If you know the life of St. Alphonsus, you know he had crippling arthritis and curvature of his spine at the end of his life - and the pain was excruciating especially in being confined to a wheelchair.

Did he ask God the question: “How long is this pain going to last?”

I began thinking about that number: 18 - for the lady in the gospels. That’s an interesting specific.

Next I began to wonder about those other gospel stories about other folks when the text gives the exact number of years the person has had a health problem.

In the 5th chapter of John  - the man at the pool - he was sick for 38 years.

In Matthew 9:20 the woman with the blood problems had her problems for 12 years.

In Mark 9:22 the boy with the epilepsy or whatever it is that he had, his father tells Jesus this has been happening since he was a child.

If Jesus was basing his story about the Prodigal Son on a real story, how long was the Prodigal Son away from home? How long was it before the older brother came in and welcomed his younger brother home?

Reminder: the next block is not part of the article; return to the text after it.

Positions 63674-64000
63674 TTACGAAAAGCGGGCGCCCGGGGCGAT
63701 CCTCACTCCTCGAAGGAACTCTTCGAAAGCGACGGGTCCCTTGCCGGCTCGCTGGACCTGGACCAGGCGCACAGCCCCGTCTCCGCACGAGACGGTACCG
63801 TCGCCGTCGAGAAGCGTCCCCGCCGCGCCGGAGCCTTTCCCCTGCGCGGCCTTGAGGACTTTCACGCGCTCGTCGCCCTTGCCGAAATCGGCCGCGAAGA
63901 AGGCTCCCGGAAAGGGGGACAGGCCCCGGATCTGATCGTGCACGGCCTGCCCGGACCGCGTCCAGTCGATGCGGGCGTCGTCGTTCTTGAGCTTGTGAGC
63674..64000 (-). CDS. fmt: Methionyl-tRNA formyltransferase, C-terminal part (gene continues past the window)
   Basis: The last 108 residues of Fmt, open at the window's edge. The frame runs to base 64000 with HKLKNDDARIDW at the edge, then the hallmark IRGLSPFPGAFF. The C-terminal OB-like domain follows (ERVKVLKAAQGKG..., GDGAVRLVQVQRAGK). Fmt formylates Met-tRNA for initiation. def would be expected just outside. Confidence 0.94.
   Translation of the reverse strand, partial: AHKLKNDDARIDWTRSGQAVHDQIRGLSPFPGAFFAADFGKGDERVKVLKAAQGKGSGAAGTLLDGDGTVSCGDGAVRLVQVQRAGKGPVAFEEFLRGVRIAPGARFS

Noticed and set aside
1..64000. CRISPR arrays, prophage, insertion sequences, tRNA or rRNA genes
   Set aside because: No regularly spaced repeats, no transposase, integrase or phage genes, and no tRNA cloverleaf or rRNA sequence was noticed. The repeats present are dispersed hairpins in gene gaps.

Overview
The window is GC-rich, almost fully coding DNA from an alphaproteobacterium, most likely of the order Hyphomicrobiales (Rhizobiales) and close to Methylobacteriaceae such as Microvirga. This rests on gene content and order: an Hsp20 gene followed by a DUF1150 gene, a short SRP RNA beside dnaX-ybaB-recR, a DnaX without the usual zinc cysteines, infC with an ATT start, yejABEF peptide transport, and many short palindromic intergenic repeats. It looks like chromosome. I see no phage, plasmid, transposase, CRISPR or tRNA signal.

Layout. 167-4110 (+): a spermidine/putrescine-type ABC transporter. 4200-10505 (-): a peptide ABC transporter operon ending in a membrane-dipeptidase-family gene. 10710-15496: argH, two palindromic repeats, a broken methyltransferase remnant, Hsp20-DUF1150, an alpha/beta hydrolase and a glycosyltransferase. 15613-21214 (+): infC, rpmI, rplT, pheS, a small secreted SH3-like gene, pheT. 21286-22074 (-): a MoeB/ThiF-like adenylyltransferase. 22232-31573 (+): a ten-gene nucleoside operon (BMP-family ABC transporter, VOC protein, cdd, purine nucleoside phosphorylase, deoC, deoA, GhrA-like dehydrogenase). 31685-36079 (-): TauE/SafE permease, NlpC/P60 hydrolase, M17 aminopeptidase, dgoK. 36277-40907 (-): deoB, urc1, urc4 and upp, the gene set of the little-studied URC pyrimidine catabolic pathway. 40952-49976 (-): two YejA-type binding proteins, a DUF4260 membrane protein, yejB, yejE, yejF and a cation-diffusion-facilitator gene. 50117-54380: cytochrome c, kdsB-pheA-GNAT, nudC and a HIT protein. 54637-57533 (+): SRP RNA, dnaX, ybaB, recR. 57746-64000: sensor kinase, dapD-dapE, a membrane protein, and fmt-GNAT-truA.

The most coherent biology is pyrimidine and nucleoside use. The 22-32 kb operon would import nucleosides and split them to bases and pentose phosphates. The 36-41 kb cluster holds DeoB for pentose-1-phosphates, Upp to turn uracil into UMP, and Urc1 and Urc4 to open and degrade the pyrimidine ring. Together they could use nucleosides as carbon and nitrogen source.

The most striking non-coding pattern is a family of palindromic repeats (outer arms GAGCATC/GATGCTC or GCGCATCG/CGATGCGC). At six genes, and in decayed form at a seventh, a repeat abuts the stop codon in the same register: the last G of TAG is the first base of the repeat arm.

What about the blind, the lame and the deaf? What about the man with the withered hand? What about those with leprosy? What about all those other people Jesus healed and Jesus saw. Did they all ask that human question: “How long is this pain going to last?”

Us: how many years have we had the problems we have. Anger, abuse, lust, greed, addictions, alcoholism in the family?  How many years?

Then there is dementia, cancer, Alzheimer’s, etc. etc. etc.

How do we do with our lifetime or temporary sufferings, struggles or what have you.


It all depends. You have to have been there.

In yesterday’s New York Times Book Review  - Sunday October 28, 2012 - John Grisham was interviewed. One of the questions asked was: “What was the last truly great book you read?”  Grisham's answer: “The word ‘great’ gets tossed around too easily. The last book that kept me completely engrossed while delivering a powerful story was ‘Life After Death’ by Damien Echols.  He spent 18 years on death row in Arkansas for crimes he didn’t commit, and was released last year. Though he’s innocent, the state refuses to exonerate him.”